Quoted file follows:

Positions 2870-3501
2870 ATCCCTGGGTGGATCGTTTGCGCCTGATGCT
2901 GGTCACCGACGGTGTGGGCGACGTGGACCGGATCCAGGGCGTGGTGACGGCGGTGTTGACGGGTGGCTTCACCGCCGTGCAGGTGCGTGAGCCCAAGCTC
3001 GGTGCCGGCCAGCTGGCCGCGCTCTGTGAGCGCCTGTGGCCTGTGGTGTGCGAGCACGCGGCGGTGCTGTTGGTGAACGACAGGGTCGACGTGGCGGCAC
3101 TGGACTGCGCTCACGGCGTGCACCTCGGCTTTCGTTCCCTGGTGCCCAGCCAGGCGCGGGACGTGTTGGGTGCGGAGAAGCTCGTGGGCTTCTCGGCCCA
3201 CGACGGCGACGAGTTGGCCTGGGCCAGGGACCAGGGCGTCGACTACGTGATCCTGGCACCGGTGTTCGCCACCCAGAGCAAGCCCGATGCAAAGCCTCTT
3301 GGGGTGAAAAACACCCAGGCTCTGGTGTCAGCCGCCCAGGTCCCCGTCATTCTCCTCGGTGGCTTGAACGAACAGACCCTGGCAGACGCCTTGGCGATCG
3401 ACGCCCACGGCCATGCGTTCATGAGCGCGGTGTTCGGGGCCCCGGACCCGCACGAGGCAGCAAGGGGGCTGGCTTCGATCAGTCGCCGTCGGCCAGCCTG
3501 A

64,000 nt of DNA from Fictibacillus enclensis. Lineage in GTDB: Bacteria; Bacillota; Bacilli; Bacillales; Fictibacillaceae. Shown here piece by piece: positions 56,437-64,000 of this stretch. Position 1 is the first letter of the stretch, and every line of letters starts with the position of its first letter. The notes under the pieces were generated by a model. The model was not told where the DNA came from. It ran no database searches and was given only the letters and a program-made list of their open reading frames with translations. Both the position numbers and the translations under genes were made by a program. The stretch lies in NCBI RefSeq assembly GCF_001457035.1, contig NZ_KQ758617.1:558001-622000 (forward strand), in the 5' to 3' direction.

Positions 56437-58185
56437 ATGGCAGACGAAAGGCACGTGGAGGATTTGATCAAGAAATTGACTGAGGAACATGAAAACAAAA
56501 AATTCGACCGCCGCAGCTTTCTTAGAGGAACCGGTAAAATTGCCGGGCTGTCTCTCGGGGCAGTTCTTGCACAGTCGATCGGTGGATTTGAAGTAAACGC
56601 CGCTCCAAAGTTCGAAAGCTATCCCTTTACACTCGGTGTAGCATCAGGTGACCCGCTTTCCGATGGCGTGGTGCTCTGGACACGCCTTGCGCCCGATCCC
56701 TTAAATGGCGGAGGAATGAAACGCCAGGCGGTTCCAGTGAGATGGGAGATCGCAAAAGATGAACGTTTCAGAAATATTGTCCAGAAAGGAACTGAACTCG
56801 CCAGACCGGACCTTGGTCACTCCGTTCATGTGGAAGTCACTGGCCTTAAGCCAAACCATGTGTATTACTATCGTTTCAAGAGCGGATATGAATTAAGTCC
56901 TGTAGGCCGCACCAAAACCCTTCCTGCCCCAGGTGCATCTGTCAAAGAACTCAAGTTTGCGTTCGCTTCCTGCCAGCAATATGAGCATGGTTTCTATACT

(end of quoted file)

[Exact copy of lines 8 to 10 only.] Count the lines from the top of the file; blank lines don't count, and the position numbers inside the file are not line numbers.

3401 ACGCCCACGGCCATGCGTTCATGAGCGCGGTGTTCGGGGCCCCGGACCCGCACGAGGCAGCAAGGGGGCTGGCTTCGATCAGTCGCCGTCGGCCAGCCTG
3501 A

64,000 nt of DNA from Fictibacillus enclensis. Lineage in GTDB: Bacteria; Bacillota; Bacilli; Bacillales; Fictibacillaceae. Shown here piece by piece: positions 56,437-64,000 of this stretch. Position 1 is the first letter of the stretch, and every line of letters starts with the position of its first letter. The notes under the pieces were generated by a model. The model was not told where the DNA came from. It ran no database searches and was given only the letters and a program-made list of their open reading frames with translations. Both the position numbers and the translations under genes were made by a program. The stretch lies in NCBI RefSeq assembly GCF_001457035.1, contig NZ_KQ758617.1:558001-622000 (forward strand), in the 5' to 3' direction.